Lycopene Content of Hydroponically Cultivated and Grafted Tomato Varieties

Published: 24-02-2020| Version 3 | DOI: 10.17632/8g6x6frsdr.3
Contributors:
Jael Wotsho,
Shelby Henning,
Mette Soendergaard

Description

Heirloom tomato varieties are in demand by consumers due to high antioxidant levels. However, these varieties are difficult to produce and are prone to disease and low yield. To overcome these problems, heirloom tomatoes may be grafted onto disease-resistant rootstocks and cultivated in hydroponic systems. However, it is unknown if the lycopene content of hydroponically grown tomatoes is affected by grafting. Heirloom (Black Krim and Green Zebra) and standard (Big Beef) varieties were grafted onto wild type (WT) or productive rootstocks (Arnold and Supernatural). Tomatoes were harvested at maturity, freeze-dried, ground into a powder, and stored at -20ºC until further analysis. Freeze-dried tomato powder (100 mg) was extracted by 1 mL hexane/acetone/ethanol (2:1:1, v/v/v) under shaking for 30 min at room temperature, after which 0.2 mL ddH2O was added and vigorously mixed. The polar and non-polar phases were separated by centrifugation at 3000 xg for 10 min, after which the non-polar phase containing lycopene was collected. The remaining plant material was extracted once more using 1 mL hexane/acetone/ethanol (2:1:1, v/v/v) as described above. The content of lycopene was determined by measuring the absorbance spectrophotometrically at 503 nm (εlycopene =1.72 × 105 M-1cm-1). Comparing self-grafted Big Beef, Black Krim, and Green Zebra showed lycopene contents of 9.97±2.02, 15.55±1.97, and 3.37±0.39 mg/kg dry weight (mean±std), respectively. The results were statistically significantly different between the three varieties reflecting the natural pigmentation in each. When comparing the effect of grafting onto non-WT rootstocks, surprisingly, Big Beef grafted onto Supernatural demonstrated significantly higher lycopene content (17.25±0.24 mg/kg dry weight) compared to both WT (9.97±2.02 mg/kg dry weight) and Arnold (8.09±1.39 mg/kg dry weight) rootstocks. Similar effects were not observed for the grafted heirloom varieties, for which the lycopene content was determined to be 15.55±1.97, 16.29±2.93, 19.14±3.21 mg/kg dry weight for Black Krim grafted onto WT, Arnold, and Supernatural, respectively, and 3.37±0.39, 3.52±0.15, 3.03±0.03 mg/kg dry weight for Green Zebra grafted onto WT, Arnold, and Supernatural, respectively.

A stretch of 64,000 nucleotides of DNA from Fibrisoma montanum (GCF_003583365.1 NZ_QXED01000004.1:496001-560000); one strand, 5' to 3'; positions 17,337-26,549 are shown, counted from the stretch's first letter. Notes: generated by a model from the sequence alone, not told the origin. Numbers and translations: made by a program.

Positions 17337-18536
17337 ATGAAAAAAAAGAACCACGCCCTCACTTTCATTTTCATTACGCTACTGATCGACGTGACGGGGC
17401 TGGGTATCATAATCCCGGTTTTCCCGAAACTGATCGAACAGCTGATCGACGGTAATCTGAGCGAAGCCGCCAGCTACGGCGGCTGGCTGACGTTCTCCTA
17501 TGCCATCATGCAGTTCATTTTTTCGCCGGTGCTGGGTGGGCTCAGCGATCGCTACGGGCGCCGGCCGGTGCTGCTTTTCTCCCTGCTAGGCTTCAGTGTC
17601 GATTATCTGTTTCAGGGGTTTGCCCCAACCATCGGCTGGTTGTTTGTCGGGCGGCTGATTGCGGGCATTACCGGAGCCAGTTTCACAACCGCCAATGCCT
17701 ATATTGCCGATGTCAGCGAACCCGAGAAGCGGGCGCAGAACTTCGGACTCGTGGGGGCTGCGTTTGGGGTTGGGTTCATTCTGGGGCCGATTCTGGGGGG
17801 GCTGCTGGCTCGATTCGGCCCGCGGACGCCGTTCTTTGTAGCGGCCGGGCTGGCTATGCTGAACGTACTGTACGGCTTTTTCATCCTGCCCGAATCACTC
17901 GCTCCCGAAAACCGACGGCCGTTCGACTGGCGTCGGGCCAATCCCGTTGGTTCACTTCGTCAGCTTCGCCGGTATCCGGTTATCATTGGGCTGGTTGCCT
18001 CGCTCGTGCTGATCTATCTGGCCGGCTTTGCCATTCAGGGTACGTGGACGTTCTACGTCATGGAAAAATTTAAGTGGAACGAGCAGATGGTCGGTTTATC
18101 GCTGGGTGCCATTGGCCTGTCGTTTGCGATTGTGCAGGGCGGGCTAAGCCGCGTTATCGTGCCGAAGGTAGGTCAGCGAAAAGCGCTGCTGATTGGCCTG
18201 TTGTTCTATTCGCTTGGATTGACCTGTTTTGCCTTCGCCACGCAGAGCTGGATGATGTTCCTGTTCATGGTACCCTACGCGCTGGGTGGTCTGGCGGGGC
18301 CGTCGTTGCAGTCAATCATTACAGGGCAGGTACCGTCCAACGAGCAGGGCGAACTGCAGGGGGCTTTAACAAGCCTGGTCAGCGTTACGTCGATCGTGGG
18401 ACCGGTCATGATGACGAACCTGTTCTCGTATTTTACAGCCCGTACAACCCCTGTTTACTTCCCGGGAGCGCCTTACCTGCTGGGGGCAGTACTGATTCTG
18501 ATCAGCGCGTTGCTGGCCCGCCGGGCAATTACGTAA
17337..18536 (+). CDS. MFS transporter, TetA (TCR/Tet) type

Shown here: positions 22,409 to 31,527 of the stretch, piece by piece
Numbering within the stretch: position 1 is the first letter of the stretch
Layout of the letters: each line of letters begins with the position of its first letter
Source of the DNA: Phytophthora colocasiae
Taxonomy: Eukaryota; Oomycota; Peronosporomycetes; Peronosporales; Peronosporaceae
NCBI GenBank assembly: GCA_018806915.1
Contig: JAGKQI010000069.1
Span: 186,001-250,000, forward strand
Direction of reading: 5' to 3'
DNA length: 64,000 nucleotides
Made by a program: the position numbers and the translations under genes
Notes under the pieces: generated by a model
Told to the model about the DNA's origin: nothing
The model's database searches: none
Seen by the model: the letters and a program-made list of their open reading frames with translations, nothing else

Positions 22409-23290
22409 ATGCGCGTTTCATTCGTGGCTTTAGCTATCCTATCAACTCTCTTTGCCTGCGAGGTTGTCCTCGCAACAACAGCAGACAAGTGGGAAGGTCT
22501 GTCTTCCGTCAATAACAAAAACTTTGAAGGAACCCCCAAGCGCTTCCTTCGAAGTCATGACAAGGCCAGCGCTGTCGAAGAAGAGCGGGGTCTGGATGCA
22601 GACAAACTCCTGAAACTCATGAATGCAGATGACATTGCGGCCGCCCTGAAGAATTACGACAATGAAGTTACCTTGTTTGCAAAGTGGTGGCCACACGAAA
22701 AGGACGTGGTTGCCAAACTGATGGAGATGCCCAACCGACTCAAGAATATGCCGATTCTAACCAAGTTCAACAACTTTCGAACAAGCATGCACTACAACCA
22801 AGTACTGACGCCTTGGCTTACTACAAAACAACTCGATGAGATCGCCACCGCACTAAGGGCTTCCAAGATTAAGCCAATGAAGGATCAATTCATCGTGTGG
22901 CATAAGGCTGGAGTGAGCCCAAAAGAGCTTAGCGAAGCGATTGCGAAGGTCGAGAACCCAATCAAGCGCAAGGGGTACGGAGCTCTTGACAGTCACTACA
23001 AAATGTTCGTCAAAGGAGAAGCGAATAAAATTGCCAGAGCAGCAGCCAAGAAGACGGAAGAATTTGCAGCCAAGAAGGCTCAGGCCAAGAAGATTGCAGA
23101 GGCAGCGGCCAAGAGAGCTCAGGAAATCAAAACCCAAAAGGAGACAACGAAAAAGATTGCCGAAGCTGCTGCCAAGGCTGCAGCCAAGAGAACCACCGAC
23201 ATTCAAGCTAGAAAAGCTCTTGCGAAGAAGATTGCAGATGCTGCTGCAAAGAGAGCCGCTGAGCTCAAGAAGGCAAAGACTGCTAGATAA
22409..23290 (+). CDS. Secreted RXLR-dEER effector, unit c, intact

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Steps to reproduce

Scions of two heirloom (Black Krim and Green Zebra), one commercial standard (Big Beef), and rootstocks (wild-type; WT, Arnold or Supernatural) were produced by planting one seed per cell into 72-cell trays filled with peat-based growing mix (ProMix BS, with Biofungicide, Premier Tech Horticulture, Cromwell, MN) at the Western Illinois University School of Agriculture Greenhouse facility, Macomb, IL. Plants were splice-grafted as previously described (Guan, 2016). Each scion/stock combination was prepared for evaluation. The hydroculture system utilized for post-grafted growth and production was a containerized recirculating system. Two tomato plants were transplanted per 11 L hydroponic greenhouse pot (Bato troughs; Hort Americas, Bedford, TX) containing coarse perlite (Deerfield Supplies, Elkton, Ky) for the remainder of the trial. A two-part complete hydroponic fertilizer (CropKing; Lodi, OH) consisting of a complete fertilizer (4.4N-13.0P-34.0K; HydroGro Vine Crops) supplemented with greenhouse-grade calcium nitrate (15.5N-0.0P-0.0K; YaraLiva Calcinit) fertilizer mixed per manufacturer instructions. The fertilizer solution was monitored daily and adjusted if necessary to maintain at an electrical conductivity of 2000 µS cm-1 and a pH of 5.5 and replaced at 14 d intervals. Plants were exposed to a 12:12 h light-dark cycle and irrigation scheduling was set for 30 s every 30 m during the lighted portion of the growing cycle. Tomatoes were harvested at maturity, freeze-dried, ground into a powder, and stored at -20ºC until further analysis. Freeze-dried tomato powder (100 mg) was extracted by 1 mL hexane/acetone/ethanol (2:1:1, v/v/v) under shaking for 30 min at room temperature, after which 0.2 mL ddH2O was added and vigorously mixed. The polar and non-polar phases were separated by centrifugation at 3000 xg for 10 min, after which the non-polar phase containing lycopene was collected. The remaining plant material was extracted once more using 1 mL hexane/acetone/ethanol (2:1:1, v/v/v) as described above. The content of lycopene was determined by measuring the absorbance spectrophotometrically at 503 nm (εlycopene =1.72 × 105 M-1cm-1). The data was analyzed using one-way ANOVA with a Tukey's test for multiple comparisons using GraphPad Prism (vs. 8.3.0).